Awareness is the first step to healing. Even though there are over 150 symptoms classified under PMS, each woman’s experience is different. It is important to identify your own symptoms, especially those that affect your quality of life and relationships in a significant way.
There are two simple steps to help you get in touch with your symptoms.
First, identify the symptoms you experience that are most distressing to you.
Generally, PMS symptoms fall under the following categories:
These include anxiety, nervousness, restlessness, anger or hostility, tension, mood swings, impatience, irritability, oversensitivity, and feeling overwhelmed (the “Turmoil Symptoms”).
And feeling depressed or sad, crying easily, loneliness, a lowered desire to talk or move, feelings of unattractiveness, low self-image, and sleeping more than usual (the “Blue Symptoms”).
These include bloating, swelling in the hands or feet, breast tenderness, abdominal or pelvic pain, headaches, joint aches, backaches, and muscle stiffness.
These include fatigue, constipation, diarrhea, nausea, gas, acne, skin itching, weight gain, forgetfulness, confusion, poor judgment, night sweats, and hot flashes.
These include increased appetite, food cravings, overeating or bingeing, feeling out of control, acting compulsively, poor coordination or clumsiness, distractibility, being disorganized, sleep disturbances, decreased sexual desire, and lowered work performance.
Most women experience a combination of mood and behavioral changes, along with some physical or cognitive symptoms.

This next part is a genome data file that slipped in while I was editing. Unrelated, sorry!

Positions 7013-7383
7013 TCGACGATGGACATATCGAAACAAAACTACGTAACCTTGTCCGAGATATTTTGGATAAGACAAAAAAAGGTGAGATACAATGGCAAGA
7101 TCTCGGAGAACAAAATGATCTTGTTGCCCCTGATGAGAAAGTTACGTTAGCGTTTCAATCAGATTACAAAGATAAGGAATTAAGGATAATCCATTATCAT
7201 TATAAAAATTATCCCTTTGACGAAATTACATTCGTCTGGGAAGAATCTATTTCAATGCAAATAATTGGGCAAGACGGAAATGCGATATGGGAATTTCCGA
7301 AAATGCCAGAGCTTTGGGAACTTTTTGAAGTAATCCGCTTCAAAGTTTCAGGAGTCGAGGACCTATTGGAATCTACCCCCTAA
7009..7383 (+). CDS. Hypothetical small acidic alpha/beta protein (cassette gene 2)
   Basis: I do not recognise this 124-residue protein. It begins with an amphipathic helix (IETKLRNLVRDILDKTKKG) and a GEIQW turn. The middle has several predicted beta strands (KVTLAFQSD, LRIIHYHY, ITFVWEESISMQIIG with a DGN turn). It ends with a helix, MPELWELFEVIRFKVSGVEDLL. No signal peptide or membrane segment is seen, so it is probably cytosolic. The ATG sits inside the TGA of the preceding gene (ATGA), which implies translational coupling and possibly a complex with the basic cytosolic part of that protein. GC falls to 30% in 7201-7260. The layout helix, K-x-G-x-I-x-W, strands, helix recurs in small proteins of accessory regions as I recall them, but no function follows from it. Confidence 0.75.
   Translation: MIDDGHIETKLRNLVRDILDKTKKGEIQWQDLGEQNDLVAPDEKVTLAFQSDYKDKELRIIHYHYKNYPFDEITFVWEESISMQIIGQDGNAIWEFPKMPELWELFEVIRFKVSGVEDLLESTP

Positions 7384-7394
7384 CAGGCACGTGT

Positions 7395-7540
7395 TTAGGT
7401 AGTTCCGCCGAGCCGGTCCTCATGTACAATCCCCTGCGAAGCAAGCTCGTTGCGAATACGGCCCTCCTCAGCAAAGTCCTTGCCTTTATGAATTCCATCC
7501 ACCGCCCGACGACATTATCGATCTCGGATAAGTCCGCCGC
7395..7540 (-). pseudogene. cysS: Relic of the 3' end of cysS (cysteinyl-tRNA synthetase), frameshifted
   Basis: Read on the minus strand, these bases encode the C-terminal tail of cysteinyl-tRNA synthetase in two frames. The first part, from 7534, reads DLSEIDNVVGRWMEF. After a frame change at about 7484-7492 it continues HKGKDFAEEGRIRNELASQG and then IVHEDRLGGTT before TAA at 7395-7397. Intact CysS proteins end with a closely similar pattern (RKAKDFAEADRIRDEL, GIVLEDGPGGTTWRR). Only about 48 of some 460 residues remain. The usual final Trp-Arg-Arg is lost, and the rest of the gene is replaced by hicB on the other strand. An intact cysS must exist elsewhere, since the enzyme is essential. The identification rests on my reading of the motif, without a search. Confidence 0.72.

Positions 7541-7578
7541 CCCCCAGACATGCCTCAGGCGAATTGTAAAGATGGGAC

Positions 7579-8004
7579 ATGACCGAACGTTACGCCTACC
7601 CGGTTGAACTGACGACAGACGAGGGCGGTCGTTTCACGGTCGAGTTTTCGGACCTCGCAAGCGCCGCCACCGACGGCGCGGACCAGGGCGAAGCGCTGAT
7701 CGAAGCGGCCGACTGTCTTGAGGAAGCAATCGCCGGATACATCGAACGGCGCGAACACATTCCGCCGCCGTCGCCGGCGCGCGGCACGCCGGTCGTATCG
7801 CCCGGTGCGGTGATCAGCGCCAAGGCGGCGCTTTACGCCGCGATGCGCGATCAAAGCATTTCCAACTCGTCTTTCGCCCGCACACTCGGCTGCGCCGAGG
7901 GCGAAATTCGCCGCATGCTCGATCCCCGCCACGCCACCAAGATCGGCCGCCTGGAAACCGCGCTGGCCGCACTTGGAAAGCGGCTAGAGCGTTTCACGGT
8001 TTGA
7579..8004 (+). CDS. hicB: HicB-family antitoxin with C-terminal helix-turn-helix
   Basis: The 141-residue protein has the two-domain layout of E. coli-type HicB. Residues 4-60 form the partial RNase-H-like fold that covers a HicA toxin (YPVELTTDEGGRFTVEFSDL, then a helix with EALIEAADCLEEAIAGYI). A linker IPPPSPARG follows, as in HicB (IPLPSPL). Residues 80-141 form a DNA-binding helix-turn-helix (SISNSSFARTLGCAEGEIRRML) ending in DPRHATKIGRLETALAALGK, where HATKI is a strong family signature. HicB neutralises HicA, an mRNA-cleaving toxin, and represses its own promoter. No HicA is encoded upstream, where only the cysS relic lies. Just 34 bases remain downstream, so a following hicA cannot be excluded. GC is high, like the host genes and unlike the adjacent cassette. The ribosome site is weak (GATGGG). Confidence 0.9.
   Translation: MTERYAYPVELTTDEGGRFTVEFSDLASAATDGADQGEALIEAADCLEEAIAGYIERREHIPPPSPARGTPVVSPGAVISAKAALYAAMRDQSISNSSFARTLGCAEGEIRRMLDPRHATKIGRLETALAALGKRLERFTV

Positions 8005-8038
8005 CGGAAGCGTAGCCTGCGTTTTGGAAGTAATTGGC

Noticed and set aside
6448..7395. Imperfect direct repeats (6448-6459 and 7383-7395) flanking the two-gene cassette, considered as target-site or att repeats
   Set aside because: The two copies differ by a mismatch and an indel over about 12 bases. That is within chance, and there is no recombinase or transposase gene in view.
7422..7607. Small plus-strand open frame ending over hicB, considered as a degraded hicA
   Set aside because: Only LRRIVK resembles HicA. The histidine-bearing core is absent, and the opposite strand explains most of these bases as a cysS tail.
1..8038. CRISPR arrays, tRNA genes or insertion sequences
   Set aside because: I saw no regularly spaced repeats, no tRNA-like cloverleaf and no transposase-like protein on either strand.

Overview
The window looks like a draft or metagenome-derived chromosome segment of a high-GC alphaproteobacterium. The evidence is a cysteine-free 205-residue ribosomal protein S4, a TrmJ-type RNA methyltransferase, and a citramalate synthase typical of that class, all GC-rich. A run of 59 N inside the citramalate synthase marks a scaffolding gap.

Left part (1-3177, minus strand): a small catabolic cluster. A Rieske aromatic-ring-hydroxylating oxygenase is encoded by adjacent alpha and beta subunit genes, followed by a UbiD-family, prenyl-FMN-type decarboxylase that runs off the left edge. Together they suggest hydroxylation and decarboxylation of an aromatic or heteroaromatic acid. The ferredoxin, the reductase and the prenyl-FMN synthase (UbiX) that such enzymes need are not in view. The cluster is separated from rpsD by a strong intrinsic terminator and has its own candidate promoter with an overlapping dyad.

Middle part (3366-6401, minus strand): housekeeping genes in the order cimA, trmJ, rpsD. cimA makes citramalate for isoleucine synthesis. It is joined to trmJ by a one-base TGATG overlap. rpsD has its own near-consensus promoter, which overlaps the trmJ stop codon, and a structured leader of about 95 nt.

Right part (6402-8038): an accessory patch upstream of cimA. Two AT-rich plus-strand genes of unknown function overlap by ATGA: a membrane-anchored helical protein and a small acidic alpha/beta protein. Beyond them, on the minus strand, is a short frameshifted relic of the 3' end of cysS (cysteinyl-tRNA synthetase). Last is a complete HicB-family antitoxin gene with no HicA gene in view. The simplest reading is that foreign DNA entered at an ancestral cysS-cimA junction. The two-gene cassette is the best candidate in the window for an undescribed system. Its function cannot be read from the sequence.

Research has found that the mood symptoms and behavioral changes are generally the most distressing for women.
How about you? Which category do most of your symptoms fall under? Which ones are most distressing to you?
Second, determine if your symptoms are indeed premenstrual.
PMS may be a disguise for other health-related issues. To be diagnosed as PMS, symptoms must meet the following criteria:
1. They must be present every month for at least the previous two menstrual cycles.
2. They must occur during the premenstrual phase and cannot start before ovulation.
3. There must be a complete absence of symptoms after menstruation for a minimum of seven days.
1. Track your PMS/PMDD symptoms for at least two cycles, because this is the only way to get an accurate diagonsis.
3. Making positive lifestyle changes outlined in the following five steps. 99% of women who followed these steps have noticed significant improvements on their moods and PMS symptoms.
4. If you decide to seek professional help, your tracking information will prove to be valuable to your doctor and other healthcare professionals.
5 steps to finding PMS relief and live vibrantly!